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Constantine: AD 306-337

Constantine is probably in his twenties in AD 306 when his father, Constantius, dies at York. For most of the past ten years the young man has been at the court of Diocletian. But he has joined his father's camp in the previous year, 305, after the promotion of Constantius to the post of Augustus in the west. Constantine is therefore known to the legions in Britain. In 306, contrary to orders from the centre of empire, they proclaim him Augustus.

Compromises are made, giving Constantine rule over Britain and Gaul. But as more claimants emerge, Constantine gambles on a bigger share of power. In 312 he marches south and invades Italy.
 








Battle of the Milvian Bridge: AD 312

A mysterious decision by Constantine in October 312 can be seen now as one of the great turning points of history. He is camped just north of Rome, about to do battle with his rival for control of the western empire. He decides that his men shall wear on their shields a Christian symbol - the monogram known as the Chi-Rho, formed from the first two Greek letters of the word Christ.

Constantine wins the battle of the Milvian Bridge. His rival dies fleeing back over the Tiber when a bridge of boats collapses. In Constantine's mind he has won this crucial engagement in alliance with the god of the Christians. The results are dramatic.
 









Formally acknowledged by the senate as the Augustus of the west, Constantine immediately takes steps to favour the persecuted Christians. He restores confiscated church property and offers public funds to churches in need. In AD 313 he arranges a meeting in Milan with Licinius, one of two claimants to the title of Augustus in the east. He persuades him to follow the same policy.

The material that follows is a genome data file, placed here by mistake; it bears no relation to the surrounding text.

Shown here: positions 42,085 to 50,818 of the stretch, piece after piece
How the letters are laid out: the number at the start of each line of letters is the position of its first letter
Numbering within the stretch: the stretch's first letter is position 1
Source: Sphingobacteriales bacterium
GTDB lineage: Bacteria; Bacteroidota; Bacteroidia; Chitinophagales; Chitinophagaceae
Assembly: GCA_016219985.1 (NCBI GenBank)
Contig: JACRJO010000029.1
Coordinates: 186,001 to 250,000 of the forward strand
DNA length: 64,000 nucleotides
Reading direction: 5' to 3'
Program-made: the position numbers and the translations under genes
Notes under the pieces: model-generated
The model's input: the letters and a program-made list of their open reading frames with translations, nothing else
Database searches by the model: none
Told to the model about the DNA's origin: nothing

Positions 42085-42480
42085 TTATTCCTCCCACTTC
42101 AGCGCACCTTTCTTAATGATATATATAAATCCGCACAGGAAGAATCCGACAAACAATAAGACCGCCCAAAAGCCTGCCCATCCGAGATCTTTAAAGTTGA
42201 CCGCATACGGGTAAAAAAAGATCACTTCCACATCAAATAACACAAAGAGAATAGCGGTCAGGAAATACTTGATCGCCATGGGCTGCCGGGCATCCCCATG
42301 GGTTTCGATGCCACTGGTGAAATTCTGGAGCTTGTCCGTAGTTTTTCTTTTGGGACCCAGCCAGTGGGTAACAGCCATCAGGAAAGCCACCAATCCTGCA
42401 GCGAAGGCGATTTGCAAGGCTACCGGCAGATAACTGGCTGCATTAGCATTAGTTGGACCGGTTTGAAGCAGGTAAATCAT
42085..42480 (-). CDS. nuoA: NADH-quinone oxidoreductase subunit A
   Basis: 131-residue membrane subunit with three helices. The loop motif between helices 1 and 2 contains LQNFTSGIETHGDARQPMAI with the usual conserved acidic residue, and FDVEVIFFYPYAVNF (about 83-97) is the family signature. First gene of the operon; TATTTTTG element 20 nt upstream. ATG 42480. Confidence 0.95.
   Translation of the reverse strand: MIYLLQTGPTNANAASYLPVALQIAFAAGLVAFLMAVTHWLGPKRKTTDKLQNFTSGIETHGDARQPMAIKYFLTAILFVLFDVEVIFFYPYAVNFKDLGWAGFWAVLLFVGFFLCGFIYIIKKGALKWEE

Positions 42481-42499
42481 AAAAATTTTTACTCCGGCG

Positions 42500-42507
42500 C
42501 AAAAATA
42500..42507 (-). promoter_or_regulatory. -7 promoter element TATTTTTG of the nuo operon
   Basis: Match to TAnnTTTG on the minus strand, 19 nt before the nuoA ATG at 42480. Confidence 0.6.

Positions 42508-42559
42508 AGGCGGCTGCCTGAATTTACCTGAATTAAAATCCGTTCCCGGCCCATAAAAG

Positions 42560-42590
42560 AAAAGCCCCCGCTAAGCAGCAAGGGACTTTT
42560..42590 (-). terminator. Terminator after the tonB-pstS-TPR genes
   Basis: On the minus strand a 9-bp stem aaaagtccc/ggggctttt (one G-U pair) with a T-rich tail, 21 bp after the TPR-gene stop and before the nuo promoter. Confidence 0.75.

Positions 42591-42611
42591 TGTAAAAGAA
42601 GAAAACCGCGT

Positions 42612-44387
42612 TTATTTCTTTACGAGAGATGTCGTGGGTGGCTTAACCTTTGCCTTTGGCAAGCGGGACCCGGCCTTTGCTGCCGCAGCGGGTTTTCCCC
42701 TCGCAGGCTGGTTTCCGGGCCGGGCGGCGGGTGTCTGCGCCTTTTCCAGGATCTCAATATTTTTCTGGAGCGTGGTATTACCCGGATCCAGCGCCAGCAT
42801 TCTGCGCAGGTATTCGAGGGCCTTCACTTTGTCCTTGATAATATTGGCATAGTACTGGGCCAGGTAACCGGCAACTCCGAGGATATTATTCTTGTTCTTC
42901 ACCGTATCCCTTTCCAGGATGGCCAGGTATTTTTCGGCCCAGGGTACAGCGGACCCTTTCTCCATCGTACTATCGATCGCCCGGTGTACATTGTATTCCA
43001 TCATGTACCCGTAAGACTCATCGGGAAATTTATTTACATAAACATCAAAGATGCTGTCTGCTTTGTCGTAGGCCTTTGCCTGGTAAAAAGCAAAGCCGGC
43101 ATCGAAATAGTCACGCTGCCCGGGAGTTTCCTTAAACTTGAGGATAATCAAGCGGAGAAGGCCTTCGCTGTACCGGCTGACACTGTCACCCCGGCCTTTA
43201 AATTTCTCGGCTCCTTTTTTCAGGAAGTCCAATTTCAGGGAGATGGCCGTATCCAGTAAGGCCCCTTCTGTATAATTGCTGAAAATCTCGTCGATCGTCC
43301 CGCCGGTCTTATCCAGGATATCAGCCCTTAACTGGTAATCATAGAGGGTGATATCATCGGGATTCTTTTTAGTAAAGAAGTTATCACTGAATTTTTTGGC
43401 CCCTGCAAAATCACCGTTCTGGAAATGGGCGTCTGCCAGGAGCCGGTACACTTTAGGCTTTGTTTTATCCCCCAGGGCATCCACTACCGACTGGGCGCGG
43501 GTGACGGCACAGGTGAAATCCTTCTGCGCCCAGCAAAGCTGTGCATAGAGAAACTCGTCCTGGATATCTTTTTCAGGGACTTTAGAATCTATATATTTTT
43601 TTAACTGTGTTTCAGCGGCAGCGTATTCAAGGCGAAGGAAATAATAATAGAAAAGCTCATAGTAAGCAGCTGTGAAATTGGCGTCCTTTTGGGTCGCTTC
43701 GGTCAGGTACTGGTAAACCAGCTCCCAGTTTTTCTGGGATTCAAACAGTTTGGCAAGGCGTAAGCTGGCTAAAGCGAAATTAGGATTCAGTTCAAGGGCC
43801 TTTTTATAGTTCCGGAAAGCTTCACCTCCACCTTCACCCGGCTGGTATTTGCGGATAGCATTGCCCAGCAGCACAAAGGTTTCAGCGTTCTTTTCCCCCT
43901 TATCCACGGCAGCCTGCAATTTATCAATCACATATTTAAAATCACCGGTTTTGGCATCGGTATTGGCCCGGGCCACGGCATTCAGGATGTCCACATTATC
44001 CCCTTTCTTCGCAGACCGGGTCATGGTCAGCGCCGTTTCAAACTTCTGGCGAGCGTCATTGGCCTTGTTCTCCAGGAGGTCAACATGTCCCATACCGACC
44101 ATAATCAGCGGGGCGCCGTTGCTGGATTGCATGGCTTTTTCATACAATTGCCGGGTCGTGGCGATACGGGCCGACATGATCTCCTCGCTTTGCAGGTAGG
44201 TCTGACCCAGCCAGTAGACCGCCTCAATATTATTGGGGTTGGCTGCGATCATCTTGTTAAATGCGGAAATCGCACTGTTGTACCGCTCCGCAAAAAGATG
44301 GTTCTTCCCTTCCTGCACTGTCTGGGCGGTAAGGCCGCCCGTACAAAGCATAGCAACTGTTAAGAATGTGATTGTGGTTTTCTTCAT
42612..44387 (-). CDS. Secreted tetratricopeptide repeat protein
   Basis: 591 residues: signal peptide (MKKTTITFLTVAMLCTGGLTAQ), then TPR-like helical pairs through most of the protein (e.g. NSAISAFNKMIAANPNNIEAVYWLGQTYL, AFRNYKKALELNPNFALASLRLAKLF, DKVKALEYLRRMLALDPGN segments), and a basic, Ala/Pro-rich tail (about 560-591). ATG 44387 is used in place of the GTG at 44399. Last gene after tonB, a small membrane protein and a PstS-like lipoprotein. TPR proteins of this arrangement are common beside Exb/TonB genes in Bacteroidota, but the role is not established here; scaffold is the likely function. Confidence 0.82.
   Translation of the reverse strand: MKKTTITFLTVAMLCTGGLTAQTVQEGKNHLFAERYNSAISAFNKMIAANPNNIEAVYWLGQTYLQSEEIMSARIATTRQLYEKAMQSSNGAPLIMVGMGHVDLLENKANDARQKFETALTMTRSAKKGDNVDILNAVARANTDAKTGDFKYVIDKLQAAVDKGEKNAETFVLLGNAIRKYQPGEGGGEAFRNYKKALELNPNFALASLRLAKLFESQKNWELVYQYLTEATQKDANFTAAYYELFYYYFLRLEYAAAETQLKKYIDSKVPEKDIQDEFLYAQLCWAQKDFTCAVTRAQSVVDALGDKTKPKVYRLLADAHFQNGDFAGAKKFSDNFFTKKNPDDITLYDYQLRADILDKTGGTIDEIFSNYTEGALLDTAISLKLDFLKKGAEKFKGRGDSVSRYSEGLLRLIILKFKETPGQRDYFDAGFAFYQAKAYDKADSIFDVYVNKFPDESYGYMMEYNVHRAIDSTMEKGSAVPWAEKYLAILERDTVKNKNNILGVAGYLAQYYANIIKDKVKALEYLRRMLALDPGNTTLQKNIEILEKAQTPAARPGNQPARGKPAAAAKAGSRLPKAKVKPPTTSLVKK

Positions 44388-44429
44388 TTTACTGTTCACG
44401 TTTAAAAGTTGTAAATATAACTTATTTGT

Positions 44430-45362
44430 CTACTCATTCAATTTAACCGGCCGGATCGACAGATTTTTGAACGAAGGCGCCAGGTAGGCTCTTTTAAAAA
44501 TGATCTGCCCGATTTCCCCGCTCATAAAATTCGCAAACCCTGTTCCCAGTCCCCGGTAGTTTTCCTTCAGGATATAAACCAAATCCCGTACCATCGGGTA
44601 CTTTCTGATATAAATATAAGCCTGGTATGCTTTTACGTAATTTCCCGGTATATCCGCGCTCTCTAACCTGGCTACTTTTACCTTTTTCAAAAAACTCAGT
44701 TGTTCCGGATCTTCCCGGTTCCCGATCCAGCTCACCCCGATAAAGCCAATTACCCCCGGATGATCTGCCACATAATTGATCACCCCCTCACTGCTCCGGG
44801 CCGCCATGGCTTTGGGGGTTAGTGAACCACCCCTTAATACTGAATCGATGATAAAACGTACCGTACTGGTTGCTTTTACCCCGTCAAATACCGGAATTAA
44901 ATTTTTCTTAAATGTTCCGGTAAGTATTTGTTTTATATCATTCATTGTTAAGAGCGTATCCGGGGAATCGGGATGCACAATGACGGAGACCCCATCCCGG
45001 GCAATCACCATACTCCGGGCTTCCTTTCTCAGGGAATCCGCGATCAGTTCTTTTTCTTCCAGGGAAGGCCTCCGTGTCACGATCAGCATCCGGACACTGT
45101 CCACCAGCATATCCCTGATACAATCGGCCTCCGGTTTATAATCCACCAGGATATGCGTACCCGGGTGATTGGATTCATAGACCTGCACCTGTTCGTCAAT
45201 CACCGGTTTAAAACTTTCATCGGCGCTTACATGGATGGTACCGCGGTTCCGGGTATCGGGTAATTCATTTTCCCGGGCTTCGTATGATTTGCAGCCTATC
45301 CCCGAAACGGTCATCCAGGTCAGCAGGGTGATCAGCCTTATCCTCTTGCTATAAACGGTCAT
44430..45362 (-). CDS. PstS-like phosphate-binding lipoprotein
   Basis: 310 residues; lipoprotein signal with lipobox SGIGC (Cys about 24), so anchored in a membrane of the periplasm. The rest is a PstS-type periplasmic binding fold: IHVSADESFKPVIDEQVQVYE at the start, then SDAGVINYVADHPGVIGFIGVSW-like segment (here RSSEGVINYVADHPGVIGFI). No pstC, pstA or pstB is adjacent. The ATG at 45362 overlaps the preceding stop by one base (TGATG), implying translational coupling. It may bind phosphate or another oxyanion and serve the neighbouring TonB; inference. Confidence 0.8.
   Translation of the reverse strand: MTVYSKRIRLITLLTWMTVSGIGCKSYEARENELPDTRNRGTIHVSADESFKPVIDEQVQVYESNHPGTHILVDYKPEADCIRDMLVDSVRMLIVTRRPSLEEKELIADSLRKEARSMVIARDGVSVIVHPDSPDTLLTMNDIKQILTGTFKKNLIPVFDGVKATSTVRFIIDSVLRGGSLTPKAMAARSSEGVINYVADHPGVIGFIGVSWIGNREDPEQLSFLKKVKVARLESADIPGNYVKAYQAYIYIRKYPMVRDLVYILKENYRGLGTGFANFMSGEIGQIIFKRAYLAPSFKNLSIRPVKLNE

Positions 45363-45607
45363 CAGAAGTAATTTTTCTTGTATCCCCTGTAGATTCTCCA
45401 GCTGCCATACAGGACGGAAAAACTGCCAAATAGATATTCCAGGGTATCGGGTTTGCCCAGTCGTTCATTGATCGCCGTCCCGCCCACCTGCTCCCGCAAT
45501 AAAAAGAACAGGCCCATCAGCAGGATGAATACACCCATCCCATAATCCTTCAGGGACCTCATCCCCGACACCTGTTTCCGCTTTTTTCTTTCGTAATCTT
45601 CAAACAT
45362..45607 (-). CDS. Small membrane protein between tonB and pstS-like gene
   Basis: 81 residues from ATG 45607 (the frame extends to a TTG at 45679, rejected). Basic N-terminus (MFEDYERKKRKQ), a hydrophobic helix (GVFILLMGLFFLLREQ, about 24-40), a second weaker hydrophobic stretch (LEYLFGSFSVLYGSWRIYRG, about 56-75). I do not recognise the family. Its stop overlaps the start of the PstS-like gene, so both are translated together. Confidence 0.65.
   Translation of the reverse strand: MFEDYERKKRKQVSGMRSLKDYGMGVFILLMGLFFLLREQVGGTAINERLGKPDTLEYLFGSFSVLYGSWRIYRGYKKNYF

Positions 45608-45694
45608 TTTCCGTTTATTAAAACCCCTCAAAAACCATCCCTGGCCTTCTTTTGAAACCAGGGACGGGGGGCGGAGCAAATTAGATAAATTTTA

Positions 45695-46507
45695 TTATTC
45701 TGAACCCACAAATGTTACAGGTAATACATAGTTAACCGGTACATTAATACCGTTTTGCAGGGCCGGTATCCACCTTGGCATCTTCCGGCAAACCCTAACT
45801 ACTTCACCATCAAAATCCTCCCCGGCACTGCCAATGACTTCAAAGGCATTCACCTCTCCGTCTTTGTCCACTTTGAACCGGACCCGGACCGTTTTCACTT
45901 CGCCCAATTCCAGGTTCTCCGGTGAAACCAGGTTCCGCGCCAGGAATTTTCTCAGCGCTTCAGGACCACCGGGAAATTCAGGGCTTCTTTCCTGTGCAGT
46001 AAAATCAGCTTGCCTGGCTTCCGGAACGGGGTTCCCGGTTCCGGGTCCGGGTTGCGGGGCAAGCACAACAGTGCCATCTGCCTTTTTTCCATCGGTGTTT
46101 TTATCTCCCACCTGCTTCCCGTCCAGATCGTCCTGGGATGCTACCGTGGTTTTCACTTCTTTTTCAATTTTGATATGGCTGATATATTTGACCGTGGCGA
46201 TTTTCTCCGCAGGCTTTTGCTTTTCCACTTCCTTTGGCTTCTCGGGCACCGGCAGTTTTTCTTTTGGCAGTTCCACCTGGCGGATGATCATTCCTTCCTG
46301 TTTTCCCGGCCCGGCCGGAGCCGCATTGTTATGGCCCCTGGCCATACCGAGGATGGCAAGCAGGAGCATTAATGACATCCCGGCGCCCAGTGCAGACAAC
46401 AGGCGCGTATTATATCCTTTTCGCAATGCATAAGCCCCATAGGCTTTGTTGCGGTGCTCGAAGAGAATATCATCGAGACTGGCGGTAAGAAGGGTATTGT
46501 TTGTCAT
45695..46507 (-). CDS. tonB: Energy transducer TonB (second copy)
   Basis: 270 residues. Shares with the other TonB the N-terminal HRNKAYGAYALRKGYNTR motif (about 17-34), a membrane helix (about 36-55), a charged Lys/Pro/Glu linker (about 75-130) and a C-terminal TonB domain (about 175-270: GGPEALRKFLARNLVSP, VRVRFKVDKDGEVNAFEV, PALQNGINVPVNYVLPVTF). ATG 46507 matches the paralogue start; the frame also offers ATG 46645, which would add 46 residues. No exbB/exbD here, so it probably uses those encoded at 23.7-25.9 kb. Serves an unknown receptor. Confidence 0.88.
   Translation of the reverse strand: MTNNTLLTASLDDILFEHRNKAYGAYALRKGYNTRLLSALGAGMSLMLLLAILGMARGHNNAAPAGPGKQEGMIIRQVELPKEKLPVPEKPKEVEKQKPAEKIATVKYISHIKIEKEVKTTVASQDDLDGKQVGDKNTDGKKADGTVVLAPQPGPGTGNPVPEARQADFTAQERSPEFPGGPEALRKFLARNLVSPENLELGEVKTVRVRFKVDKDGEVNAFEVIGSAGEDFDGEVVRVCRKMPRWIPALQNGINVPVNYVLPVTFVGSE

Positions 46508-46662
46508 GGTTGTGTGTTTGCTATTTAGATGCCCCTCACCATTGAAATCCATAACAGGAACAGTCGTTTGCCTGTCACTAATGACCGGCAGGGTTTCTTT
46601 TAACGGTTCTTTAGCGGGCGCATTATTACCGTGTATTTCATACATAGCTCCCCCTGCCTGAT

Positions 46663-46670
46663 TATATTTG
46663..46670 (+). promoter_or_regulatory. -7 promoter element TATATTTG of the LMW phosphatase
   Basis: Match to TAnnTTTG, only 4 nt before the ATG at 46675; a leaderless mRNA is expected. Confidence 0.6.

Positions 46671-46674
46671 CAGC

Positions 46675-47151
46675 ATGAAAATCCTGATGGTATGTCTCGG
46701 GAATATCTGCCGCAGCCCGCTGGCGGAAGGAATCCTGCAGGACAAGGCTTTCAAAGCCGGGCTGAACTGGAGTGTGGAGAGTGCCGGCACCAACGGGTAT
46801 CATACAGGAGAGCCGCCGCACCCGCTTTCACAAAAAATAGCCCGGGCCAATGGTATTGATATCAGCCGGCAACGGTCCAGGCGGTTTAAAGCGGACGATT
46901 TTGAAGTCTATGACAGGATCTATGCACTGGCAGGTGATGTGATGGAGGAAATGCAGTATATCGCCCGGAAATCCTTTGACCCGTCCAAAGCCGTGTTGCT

Later in that year Licinius defeats his rival in the east. He too now proclaims a policy of religious toleration, offering compensation to the Christians for the wrongs done to them.
 







Within a year or two of suffering severe persecution, the Christians suddenly find themselves a favoured group within the empire. They win tax concessions, and Roman basilicas are constructed for their use as churches. There are career advantages within Constantine's administration if one is a professing Christian. Conversions follow.

But Licinius is less fully committed to the cause. In 320 he reverts to a mild persecution, dismissing Christians from the army and the civil service. Constantine marches against him, in 324, and again the Christian banner is victorious. Licinius surrenders after a defeat near Byzantium. A year later he is executed on a charge of attempted rebellion.
 






A new Rome: AD 330

Constantine, now in firm command of the entire Roman empire (the first man for a long while to be in that position), is planning another initiative as significant as his adoption of Christianity. Immediately after the defeat of Licinius he sets about rebuilding Byzantium as a Christian capital city - one in which pagan sacrifice, the central rite of imperial Rome until this time, is specifically forbidden.

The city is ready by AD 330 for a ceremony of inauguration. Byzantium acquires two new names - New Rome and Constantinople, the city of Constantine. The Roman empire, within eighteen years of Constantine's first victory, has a new religion, a new centre of gravity and a significant change of culture.
 








Carthage and Donatus: AD 313-316

With the reckless enthusiasm of a convert, Constantine flings himself from the start into the various controversies dividing the Christian church.

The first issue, confronting him as soon as he wins power, has more to do with ecclesiastical politics than with heresy. The church in Carthage is squabbling over who shall be its bishop. A puritanical faction claims that the official nominee was a collaborator with the Roman authorities during the persecution of AD 303. They propose in his place a cleric by the name of Donatus, and in 313 they appeal to Constantine.